(Bloomberg Opinion) -- Acting White House chief of staff Mick Mulvaney gave the House Democratic leader a take-it-or-leave-it threat on the new Nafta replacement, while at the same time removing most of the danger for the “leave it” option. If what the White House wants is a ratified agreement, that’s not going to help.
On the one hand, Mulvaney urged Speaker Nancy Pelosi to put the new trade plan on the House floor as is, claiming that it would have the votes. The problem is that pressuring Pelosi publicly, and generally turning ratification of the deal into a partisan contest, is a clear losing strategy given that Democrats have the majority in the House: The more Donald Trump and the White House do to divide by party on this trade deal, the deader it will be.
At the same time, Mulvaney opened the door on just sticking with Nafta if the new deal doesn’t get approved, contrary to the president’s threats to attempt to unilaterally pull out of the existing deal. That would certainly appear to take most of the pressure off everyone in Congress. It’s true that exiting Nafta would, if it damaged the economy as expected, harm the president and those in his party the most, so it’s not clear how effective a bluff the threat is in the first place. But at least it’s a reason for Congress to act: Republicans would want to ensure that the president doesn’t do anything self-destructive, and Democrats in trade-dependent districts might worry about their constituents, even if the electoral politics played well for them. But if Nafta is the backstop, then no one is going to worry too much about the new agreement failing.
Mulvaney’s main point seems to have been that no better deal is available from Mexico and Canada. Whether that’s true or not, it’s hardly unusual for Congress to demand changes — and for an administration to use that as leverage in international negotiations. Either way, however, it’s hard to see why Democrats should feel a lot of pressure at this point.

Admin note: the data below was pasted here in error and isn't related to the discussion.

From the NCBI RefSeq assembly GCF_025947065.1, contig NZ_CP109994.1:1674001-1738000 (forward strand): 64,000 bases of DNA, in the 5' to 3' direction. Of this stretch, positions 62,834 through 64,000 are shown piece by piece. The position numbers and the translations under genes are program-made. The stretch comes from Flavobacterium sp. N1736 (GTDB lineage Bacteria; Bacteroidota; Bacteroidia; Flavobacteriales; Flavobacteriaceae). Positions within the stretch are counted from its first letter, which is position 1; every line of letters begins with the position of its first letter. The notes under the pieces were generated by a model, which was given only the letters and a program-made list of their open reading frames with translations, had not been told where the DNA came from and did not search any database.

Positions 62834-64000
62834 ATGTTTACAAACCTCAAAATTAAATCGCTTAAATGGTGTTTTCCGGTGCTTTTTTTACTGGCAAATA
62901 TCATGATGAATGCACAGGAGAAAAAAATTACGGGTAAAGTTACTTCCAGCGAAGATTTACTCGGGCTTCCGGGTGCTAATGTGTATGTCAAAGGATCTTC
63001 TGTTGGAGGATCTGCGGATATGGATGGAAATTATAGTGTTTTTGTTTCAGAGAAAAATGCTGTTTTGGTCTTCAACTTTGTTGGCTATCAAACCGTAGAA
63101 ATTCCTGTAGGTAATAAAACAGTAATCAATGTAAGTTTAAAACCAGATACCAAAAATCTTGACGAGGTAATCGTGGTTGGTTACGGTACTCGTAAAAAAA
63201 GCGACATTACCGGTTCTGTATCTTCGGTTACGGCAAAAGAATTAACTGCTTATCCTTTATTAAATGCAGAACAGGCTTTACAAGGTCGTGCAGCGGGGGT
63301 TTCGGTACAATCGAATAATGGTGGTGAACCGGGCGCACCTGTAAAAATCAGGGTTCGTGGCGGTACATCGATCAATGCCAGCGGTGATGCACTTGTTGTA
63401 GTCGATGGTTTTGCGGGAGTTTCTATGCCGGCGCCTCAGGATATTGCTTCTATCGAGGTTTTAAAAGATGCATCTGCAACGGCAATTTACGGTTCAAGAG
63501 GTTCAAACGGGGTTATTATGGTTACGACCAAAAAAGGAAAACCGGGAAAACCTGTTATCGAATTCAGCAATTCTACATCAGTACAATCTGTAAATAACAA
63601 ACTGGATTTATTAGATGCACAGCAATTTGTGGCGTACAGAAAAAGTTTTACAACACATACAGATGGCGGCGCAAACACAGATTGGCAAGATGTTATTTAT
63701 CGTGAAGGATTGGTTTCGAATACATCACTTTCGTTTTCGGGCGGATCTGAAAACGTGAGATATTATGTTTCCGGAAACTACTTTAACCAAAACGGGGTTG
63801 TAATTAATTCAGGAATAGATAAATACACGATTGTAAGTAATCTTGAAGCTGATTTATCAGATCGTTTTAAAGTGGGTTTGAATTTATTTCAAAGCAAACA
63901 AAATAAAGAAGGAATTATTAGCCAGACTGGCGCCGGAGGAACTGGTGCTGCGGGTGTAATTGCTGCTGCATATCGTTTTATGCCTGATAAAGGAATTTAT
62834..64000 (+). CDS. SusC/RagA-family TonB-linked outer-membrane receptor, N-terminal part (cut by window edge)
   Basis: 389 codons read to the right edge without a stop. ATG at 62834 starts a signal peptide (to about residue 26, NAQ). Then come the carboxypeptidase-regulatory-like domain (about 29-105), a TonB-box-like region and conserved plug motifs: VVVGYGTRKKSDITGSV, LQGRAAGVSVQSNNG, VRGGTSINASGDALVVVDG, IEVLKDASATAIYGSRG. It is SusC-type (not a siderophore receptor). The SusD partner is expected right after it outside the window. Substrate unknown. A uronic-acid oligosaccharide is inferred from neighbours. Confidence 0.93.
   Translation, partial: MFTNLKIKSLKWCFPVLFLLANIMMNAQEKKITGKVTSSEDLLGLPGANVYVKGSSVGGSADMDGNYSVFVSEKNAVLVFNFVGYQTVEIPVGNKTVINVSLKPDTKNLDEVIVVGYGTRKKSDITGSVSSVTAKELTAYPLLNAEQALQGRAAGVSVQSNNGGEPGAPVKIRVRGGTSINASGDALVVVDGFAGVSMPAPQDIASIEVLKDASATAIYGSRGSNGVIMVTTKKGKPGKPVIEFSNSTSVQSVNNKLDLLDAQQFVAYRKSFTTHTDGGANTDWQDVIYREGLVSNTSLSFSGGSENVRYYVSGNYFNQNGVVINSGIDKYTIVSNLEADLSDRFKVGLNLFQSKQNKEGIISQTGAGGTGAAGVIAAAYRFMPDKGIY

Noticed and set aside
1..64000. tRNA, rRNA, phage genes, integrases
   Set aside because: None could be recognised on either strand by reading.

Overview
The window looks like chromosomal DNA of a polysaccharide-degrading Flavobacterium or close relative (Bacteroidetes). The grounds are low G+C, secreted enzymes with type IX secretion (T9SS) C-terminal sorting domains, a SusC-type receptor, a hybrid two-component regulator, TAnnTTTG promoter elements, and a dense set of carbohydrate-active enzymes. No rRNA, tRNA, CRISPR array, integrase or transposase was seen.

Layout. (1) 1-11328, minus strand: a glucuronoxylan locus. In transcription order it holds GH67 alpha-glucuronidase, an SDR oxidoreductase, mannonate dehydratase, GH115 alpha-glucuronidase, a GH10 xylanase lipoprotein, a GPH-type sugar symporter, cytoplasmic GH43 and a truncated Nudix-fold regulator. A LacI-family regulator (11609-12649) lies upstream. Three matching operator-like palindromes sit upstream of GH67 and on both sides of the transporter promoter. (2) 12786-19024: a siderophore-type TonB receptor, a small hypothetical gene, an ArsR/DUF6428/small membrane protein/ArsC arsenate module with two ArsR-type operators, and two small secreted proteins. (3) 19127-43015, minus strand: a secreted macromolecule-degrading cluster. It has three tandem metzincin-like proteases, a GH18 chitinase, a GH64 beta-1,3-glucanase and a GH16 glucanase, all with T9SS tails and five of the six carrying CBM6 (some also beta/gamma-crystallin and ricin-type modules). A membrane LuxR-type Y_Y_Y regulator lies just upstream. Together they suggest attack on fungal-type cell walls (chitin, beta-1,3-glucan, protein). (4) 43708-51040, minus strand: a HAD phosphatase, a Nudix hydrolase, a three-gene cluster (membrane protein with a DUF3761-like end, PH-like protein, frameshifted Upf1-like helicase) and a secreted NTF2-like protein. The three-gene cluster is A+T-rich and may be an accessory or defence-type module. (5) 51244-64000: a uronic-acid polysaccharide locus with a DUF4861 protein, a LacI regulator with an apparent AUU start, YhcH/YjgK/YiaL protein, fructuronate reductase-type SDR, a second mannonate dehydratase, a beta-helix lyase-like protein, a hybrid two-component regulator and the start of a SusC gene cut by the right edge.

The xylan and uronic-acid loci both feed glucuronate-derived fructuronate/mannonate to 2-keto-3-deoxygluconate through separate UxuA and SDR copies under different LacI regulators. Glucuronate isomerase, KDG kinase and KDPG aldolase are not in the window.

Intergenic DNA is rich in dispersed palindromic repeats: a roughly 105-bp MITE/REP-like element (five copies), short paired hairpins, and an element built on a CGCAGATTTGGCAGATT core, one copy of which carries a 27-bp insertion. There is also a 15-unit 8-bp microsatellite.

Indeed, it seems quite likely that the new agreement could be an easy “no” for most House Democrats — especially if they know it’s going to lose anyway. For anti-trade Democrats, voting against any trade deal is always good politics. And for those who might be inclined to support trade, it’s always easy to find some reason a proposed deal isn’t as good as it could be. There are very few Democrats, meanwhile, who fear the president in general, given that they just won by running against him and he’s polling just as badly now as he was in November.
What’s more likely is that the trade deal could be a tough one for quite a few House Republicans. They’ll be cross-pressured between the president’s support for the deal and his campaign to demonize trade, especially for those in districts that stand to lose from this deal or where trade is especially unpopular. And Republicans must dread the possibility that after the new Nafta fails, the president really will exit the existing trade bloc — which risks tanking the U.S. economy and dragging down the whole party in 2020.
The same, of course, applies in the Senate — but there, with Republicans in the majority, there’s no chance that Majority Leader Mitch McConnell would force a vote if it looks like Republicans would be more at risk from it.
At any rate: The only way this agreement or anything else passes through Congress in 2019 or 2020 is through at least some bipartisan cooperation. Trump’s overall war against congressional oversight makes that harder; so do his partisan campaign rallies and his knee-jerk reaction of always escalating and personalizing every disagreement. Unlike some other Trump ideas, revising Nafta really is just a personal project for him; while there are reasons for various politicians and interest groups to support it, neither party considers it a top priority in any way. So this is one where Trump really has to find some way to persuade everyone to go along. It’s hard to see any sign so far that he — or Mulvaney — have any idea how to do that.
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Jonathan Bernstein is a Bloomberg Opinion columnist covering politics and policy. He taught political science at the University of Texas at San Antonio and DePauw University and wrote A Plain Blog About Politics.
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